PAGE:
Home Is … Where?

I returned to Peru on Monday after a two week visit to the States.  The trip was exhausting, but great.  I attended my friends’ wedding in the North Woods, crammed in dates with as many family and friends as possible, ate and drank at many of my favorite Milwaukee establishments (Distil,  Lalli’s Pizza, Kopps, Harbor House, to name a few) and shopped for my list of random items.  My first morning home I spent an hour in Walgreens and was giddy from all the choices I could make when buying sundries. Thank goodness my retail excitement had waned by the time I hit Target later in the trip or who knows how many hours (or dollars) I would have wasted there.

But as I suspected would occur when I set off, I returned to Peru feeling adrift.  Not unhappy, just disoriented.  In Milwaukee, I was in my comfort zone – I was surrounded by people who know me well, had my car, knew where I was going, spoke the language, understood the customs and enjoyed all the comforts of the U.S.  But I don’t have a home there.  In fact, over the course of 12 nights I stayed in 5 different places.  I was a visitor, which felt odd given that I was in the city of my birth and my hometown for most of my life.  Toward the end of the trip, I was looking forward to being “home” in Peru, with my routine, house, bed and, of course, Matt.

But back in Peru, I remained unsettled.  I had to readjust to the dust and litter, the crumbling sidewalks, the stares on the street and the language barrier.  But there was also the familiar: Matt, our house, the mountains, the route from the airport, the egg vendor who asked where I had been.  We don’t plan to live in Peru forever, but we also don’t anticipate returning to the U.S. after we leave Peru.  I have one foot in each place, without being committed to either.  I have asked other expats where they feel their homes are or when they felt the U.S. was no longer home, and the responses varied.  Some feel the U.S. is always home, others say after a few years or a few moves they felt that each new place was home.

In order to combat this discombobulated feeling, I decided to make Peru more homey, even if our time here is limited to a few years.   To that end I have been on a shopping spree to finish outfitting our house with some of the miscellaneous items that we hadn’t bothered to get around to buying, such as a second guest bed (we are open for visitors!), a lamp, couch pillows and a coat tree.  There are a few more items on the list but I am not going to delay due to the uncertainty as to how long Peru will be our home.

Bottom line: my heart will always be in Wisconsin, even if my home is elsewhere.

7 thoughts on “Home Is … Where?

  1. My husband Skip has many friends from Asian countries. It is much more common for them to spend time away from and even live in different countries than their families. If you ask them where their “home” is, they will always respond: “Wherever my wife lives.” It sounds like you found that wherever Matt is, is your home.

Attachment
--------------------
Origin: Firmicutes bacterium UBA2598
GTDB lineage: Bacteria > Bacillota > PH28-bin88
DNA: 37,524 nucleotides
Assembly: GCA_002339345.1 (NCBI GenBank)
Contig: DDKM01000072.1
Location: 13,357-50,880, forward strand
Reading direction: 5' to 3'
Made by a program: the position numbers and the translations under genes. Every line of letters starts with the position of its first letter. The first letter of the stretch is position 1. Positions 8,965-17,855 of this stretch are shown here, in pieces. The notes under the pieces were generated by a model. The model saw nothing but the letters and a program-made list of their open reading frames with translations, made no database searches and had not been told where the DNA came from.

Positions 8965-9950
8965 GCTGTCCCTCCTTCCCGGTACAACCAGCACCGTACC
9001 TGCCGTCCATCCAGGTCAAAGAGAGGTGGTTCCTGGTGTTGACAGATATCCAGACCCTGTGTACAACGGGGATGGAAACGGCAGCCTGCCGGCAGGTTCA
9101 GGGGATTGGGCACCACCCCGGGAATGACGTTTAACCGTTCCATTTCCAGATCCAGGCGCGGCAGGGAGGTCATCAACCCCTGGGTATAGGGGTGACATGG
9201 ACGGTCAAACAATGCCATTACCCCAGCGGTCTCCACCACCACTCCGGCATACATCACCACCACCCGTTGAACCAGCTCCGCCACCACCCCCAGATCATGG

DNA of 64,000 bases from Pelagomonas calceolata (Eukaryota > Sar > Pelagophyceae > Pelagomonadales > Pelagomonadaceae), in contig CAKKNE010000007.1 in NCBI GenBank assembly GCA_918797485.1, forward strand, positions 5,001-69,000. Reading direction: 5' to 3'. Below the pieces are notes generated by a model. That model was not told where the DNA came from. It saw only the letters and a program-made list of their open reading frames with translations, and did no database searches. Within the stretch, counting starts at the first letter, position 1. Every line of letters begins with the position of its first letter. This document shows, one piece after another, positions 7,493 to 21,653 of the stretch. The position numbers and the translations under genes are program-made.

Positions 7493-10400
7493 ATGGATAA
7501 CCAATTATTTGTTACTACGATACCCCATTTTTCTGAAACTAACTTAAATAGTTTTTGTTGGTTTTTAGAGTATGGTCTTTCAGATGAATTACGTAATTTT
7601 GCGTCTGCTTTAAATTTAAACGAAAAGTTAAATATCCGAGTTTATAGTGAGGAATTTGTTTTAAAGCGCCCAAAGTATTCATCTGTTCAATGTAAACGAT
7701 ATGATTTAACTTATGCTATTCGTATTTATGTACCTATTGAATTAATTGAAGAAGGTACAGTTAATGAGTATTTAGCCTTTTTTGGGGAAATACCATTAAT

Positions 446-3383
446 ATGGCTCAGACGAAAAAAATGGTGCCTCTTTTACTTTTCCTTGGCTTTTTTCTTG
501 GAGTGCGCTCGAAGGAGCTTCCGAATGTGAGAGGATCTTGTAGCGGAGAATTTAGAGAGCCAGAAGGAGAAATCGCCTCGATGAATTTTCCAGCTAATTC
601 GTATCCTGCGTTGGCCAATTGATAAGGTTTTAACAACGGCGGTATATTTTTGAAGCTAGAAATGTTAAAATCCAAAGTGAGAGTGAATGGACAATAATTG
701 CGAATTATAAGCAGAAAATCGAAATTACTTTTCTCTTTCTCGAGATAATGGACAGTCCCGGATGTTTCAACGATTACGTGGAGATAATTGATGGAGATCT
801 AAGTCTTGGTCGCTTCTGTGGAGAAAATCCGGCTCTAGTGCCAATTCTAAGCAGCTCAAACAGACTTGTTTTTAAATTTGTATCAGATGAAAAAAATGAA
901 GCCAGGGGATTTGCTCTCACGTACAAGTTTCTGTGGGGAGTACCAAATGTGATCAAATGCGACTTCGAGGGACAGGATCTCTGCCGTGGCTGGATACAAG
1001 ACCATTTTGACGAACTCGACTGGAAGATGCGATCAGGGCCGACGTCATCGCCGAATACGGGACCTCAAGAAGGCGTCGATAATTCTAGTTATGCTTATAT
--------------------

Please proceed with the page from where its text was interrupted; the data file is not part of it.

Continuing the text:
2. Glad you had a Energy wonderful trip back to WI! I love the comment about the egg vendor asking where you were! Sounds like Peru is becoming home. I think home can be more of a feeling than one place. There is a quote I’ll have to share with you when I find the small frame that it’s in!

  3. I know the feeling Kerry from my Italy adventures …. I always considered myself having two homes… Who says you can only have one at a time? The US which would always be comfortable and I could come back to and the other which was new, adventurous and temporary. The best of both worlds! Glad you enjoyed your trip back and continue to enjoy Peru!

  4. I recognise your unsettledness, although we haven’t had the same culture shock (in the Falklands) as you and Matt have experienced. I read an interesting book a few months back – “If you come ashore, we will kiill you and eat you”. An interesting tale of a US lawyer studying in Australia, meeting a Kiwi, and ……I won’t spoil it for you, but there was a lot in there about where “home” is these days. It may give you a new perspective to what you are experiencing just now. We are currently holed up in Colca Canyon, felling dizzy at over 12,500feet. Looking forward to sea level again! . Peter & Annie

    • Thanks for the book suggestion, Peter. I will definitely check it out. We ended up spending an extra day in Lima for Matt to get his residency card, so maybe Peru will feel more like home (to him anyhow)!

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